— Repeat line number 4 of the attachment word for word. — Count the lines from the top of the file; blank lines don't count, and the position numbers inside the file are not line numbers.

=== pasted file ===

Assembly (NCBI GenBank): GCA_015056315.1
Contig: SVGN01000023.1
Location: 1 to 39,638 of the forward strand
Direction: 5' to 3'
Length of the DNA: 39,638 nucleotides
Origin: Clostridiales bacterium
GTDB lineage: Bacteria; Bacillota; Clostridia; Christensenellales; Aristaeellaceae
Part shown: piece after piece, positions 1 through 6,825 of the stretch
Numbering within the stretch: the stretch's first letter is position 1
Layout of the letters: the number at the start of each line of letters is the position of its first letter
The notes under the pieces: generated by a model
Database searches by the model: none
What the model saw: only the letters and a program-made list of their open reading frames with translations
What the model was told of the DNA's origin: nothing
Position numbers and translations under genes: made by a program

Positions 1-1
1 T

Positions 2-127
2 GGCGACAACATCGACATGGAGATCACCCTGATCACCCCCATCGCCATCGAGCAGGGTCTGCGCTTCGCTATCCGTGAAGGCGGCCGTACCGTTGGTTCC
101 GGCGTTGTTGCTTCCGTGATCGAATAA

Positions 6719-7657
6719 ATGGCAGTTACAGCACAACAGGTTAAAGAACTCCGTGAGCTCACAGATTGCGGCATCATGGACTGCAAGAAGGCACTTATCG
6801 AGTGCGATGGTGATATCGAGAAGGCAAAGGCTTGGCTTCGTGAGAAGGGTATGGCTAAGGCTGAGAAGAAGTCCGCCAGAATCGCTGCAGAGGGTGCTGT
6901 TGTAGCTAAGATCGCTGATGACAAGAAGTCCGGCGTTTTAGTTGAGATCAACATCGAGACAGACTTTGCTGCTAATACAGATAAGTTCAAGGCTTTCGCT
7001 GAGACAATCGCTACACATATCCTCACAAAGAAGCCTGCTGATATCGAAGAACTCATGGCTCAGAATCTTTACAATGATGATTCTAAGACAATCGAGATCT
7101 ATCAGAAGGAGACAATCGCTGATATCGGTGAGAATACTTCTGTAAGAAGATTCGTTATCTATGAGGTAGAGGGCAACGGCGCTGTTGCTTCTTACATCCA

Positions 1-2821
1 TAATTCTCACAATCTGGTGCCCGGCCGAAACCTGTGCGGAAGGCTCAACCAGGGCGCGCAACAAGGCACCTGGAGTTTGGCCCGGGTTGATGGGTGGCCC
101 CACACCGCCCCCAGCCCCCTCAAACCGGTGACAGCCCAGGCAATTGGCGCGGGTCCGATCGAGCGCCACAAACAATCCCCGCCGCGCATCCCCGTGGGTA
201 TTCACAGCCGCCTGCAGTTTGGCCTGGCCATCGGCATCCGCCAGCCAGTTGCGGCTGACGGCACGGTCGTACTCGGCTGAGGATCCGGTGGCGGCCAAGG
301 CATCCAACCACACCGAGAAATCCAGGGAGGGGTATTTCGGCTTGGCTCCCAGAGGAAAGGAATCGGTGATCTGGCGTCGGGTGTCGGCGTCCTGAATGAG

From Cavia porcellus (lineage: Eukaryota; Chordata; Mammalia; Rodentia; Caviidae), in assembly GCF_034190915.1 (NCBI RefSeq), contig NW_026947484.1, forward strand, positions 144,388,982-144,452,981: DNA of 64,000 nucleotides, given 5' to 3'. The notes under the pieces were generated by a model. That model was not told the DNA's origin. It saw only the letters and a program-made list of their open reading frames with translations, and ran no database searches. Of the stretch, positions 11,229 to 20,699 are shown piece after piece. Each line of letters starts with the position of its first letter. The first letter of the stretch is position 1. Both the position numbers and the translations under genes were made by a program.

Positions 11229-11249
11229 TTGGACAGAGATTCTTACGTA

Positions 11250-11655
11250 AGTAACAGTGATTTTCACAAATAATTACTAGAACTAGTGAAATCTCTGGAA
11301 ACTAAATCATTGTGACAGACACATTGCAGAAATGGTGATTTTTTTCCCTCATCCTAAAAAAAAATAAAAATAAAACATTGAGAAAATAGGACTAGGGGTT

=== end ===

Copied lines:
Direction: 5' to 3'